I have come to the House prepared to give some of the distortions of truth put out by Radio Moscow to their own people. Three days ago the Moscow Home Service programme put out the following talk about London, in a programme series called "From the Map of the World," the author of which is given as Boris Izakov. Some of the descriptions given in this talk on London make most interesting reading and must have been very interesting listening for the Russian radio listeners.
London is the abode of the Imperialistic octopus which draws the juices from the 500 million strong population of the British Empire and many semi-colonial countries. But at the present time the British Empire is shaken to its very foundations and the irradicable imprint of decadence has descended on its capital.
Then comes a description of Piccadilly Circus, Leicester Square and Trafalgar Square:
There are no neon advertisements. It is forbidden to light up shop windows. After nightfall the entire city is soon immersed in semi-darkness. By nine o'clock pedestrians become scarce. The owner of a roll of dollars feels he is the boss in London. All doors are open to him. Only for him are exceptions in the rationing of goods made. Notices to the effect, 'Ration cards not required for payment in dollars,' can be constantly seen in the windows of fashionable shops in Regent Street and Bond Street. Such is one of the consequences of the notorious Marshall Plan.
The hon. Member might very well join the Communist radio in view of the amount of distortions he is able to put across weekly in his "Recorder" article.
The Izakov talk goes on to discuss housing:
At the expense of money pumped from the pockets of the workers, the rich landlords and municipal authorities are zealously engaged in perfecting the comforts of the bourgois residential quarters. Buildings destroyed during the air-raids are not being reconstructed. Scaffoldings are nearly completely absent from the streets of the capital. After touring the entire city one can count the houses in the process of building on the fingers of one hand.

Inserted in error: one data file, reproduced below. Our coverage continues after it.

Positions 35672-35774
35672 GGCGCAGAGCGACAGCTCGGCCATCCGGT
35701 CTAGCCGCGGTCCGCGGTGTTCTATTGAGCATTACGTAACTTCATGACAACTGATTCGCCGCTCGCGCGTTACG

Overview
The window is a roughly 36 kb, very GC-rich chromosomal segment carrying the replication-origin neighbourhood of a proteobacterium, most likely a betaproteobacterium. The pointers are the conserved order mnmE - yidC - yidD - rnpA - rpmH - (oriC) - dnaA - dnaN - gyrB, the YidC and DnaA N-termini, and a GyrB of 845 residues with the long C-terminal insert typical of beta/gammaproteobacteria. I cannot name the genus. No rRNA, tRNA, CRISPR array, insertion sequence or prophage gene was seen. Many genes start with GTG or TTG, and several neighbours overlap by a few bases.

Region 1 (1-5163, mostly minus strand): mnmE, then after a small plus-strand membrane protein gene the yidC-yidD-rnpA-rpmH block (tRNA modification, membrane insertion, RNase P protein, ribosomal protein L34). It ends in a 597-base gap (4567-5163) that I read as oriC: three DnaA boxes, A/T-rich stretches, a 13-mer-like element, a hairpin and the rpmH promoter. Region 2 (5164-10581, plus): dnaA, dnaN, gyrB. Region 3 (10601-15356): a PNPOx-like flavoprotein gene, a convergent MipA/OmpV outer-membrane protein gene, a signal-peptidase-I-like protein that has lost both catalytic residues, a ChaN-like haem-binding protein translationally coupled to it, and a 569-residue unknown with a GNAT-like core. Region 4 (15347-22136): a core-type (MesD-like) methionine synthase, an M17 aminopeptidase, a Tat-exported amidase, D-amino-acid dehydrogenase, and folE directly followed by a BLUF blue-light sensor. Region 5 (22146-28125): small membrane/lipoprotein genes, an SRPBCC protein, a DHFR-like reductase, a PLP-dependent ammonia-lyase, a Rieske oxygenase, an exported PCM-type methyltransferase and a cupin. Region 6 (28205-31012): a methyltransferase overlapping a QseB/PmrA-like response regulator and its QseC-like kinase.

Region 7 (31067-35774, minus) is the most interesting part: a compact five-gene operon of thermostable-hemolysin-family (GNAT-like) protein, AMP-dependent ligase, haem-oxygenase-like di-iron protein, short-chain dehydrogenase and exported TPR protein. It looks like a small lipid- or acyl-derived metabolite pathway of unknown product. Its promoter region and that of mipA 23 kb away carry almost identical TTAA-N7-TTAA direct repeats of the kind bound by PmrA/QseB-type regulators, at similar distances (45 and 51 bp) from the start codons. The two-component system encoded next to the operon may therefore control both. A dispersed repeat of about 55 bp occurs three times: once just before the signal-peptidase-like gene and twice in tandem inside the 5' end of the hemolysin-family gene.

The Soviet may well have been listening to the Conservative Party. The distortions must be perfectly evident to the House when they say,
In the suburbs homeless people shelter in huts knocked together from boards and tin plates.
This probably is the pièce de résistance.
My hon. Friend will recall that the Member for South Edinburgh (Sir W. Darling) announced in New York prior to the nationalisation of British Railways, that they had already started to lose money because of the threat of nationalisation. Would my hon. Friend on those terms advocate the banning of short-wave broadcasts from the United States to this country, because we do not want to hear such distorted statements.
If my hon. Friend stays here long enough he will find out my attitude to jamming. The B.B.C. have invited Mr. Boris Izakov to come to London. They will give him the freedom of the microphone, allowing him to make as many running commentaries as he likes. However, not only would Mr. Izakov's broadcasts be jammed but he himself would no doubt be jammed, if he told the truth. Radio Moscow said this about the dock strike on 21st July:
The Labour Government has resorted to open terror. The troops they have sent to the docks are not only to unload the ships but to intimidate the strikers.
This distortion is nothing new. It has been going on for some time, and they
might have been listening to the Conservative Party when in January, 1948—this is appropriate in the light of events in this House last week—they put this out:
Regarding the citadel of the British bourgeoisie, the iron and steel industry, since the outcry of American monopolists the Labourites no longer even mention it.
I will not weary the House with any more equally obvious misrepresentation, such as the description of London given by the Moscow "New Times" of 3rd September, 1947:
At this stage one should ask whether similar misrepresentations are put out by the B.B.C. in order to justify this radio war. If one listened to Radio Moscow on this subject one would imagine that the B.B.C. was guilty of gross misrepresentation, for on 24th July last Moscow Radio said,
The fewer lies the B.B.C. disseminates, the cleaner will the ether be.
B.B.C. scripts are available. Any hon. Member of this House is free to examine them. I have done so, and I find that over a long period they have contained factual news and fair comment. Over a period it is right to say that there is no bias in these broadcasts, the opinions and comments given are a fair reflection of our British way of life. In fact, we would have no difficulty in recognising our Britain from the broadcasts put out by the B.B.C. I would add that if mistakes of fact are made they are subsequently corrected in later broadcasts.